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The Conservative Party's Colin Craig is off to court again – this time in dispute of election programming.
The litigious leader, fresh off winning an injunction against MediaWorks to be included in a minor party debate, has filed against the Electoral Commission in Auckland's High Court.
Mr Craig says his appeal against an Electoral Commission variation in election broadcasting allocation is likely to be held on Monday.
Each election year time and money are allocated for broadcasting on Radio NZ and TVNZ in the run up to the poll.
Essentially, the Conservative Party disputes its broadcasting funding, the time it has been given for opening and closing addresses, and Electoral Commission's ordering of the parties.
It wants the High Court to judicially review the commission’s decision.
In June the electoral body allocated the party $60,207 and 90 seconds for both opening and closing submissions.
The commission varied its decision earlier this week as a result of two smaller parties not being registered in time. It increased the Conservative Party’s funding to $61,499, but did not change its total of three minutes screen time.
The commission had decided not to reallocate four extra minutes of broadcast time.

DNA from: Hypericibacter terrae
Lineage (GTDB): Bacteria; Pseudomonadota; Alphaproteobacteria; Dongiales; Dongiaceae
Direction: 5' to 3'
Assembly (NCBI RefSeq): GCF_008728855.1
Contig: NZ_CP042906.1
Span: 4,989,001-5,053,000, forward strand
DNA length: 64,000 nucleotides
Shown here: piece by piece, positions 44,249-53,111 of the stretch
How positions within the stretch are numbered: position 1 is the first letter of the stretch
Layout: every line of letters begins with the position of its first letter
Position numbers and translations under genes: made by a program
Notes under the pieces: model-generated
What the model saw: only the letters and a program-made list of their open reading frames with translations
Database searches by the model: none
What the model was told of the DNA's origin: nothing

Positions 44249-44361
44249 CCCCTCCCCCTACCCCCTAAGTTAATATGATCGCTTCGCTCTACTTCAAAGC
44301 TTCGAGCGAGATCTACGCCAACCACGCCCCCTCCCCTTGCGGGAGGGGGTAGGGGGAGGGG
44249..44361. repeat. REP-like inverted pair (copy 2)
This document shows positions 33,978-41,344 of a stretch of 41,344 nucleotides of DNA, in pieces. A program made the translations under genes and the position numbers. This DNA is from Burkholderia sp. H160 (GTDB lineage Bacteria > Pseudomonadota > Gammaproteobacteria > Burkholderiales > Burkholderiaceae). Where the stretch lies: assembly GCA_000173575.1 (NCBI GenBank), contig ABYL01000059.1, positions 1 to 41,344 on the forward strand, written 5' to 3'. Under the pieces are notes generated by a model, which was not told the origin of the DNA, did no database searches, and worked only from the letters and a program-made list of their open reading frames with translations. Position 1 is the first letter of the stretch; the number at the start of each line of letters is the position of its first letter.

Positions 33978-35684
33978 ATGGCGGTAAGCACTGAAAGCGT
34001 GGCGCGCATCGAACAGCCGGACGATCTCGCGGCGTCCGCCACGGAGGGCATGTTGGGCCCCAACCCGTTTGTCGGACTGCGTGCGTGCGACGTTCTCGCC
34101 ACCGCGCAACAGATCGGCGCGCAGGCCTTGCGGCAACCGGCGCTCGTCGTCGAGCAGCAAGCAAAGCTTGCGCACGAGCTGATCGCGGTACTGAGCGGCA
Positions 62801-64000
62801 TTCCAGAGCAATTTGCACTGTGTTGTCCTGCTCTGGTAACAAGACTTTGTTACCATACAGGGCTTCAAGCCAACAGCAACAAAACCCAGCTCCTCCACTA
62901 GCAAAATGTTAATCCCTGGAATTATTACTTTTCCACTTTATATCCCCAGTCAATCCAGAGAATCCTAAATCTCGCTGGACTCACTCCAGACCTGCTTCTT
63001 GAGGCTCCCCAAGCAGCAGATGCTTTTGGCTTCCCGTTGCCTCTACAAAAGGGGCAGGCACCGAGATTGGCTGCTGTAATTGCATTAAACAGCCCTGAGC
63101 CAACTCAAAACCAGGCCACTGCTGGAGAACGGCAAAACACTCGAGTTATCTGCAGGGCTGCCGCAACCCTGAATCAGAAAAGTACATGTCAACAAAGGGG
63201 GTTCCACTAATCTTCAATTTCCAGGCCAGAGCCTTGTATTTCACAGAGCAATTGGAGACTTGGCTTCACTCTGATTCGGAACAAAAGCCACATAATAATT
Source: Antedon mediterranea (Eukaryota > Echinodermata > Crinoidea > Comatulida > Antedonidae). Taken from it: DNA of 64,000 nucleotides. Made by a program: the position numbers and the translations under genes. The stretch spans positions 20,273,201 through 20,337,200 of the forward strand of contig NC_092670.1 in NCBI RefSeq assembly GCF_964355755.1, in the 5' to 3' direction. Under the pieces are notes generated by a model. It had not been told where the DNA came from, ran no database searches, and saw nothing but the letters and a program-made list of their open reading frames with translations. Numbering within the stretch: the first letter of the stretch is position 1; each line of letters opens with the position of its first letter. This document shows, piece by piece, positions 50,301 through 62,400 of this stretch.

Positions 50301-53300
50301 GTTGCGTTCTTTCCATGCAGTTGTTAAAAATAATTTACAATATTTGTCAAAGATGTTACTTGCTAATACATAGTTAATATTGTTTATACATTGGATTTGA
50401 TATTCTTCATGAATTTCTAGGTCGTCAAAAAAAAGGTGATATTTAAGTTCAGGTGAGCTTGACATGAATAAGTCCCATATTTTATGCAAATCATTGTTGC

The Conservative Party’s argument is that recent polls show the party should have higher priority, and more time and funding, than ACT and United Future.
Mr Craig’s affidavit says he is concerned the Electoral Commission is giving voters the impression the party is less likely to be successful in the election than the parties that precede it.
Mr Craig told NBR ONLINE he is confident the court will find the Electoral Commission has not done its job properly.
He is less certain of what the result will mean, however. The party leader says he would be happy to pick up another 30 seconds of the four minutes up for grabs, but concedes it is possible that none of the time will go to him.
Mr Craig points out the decision will benefit other parties if the time is reallocated.
“The Electoral Commission has a legal obligation and they haven’t fulfilled that, and so I have no problem holding government institutions to account,” he says.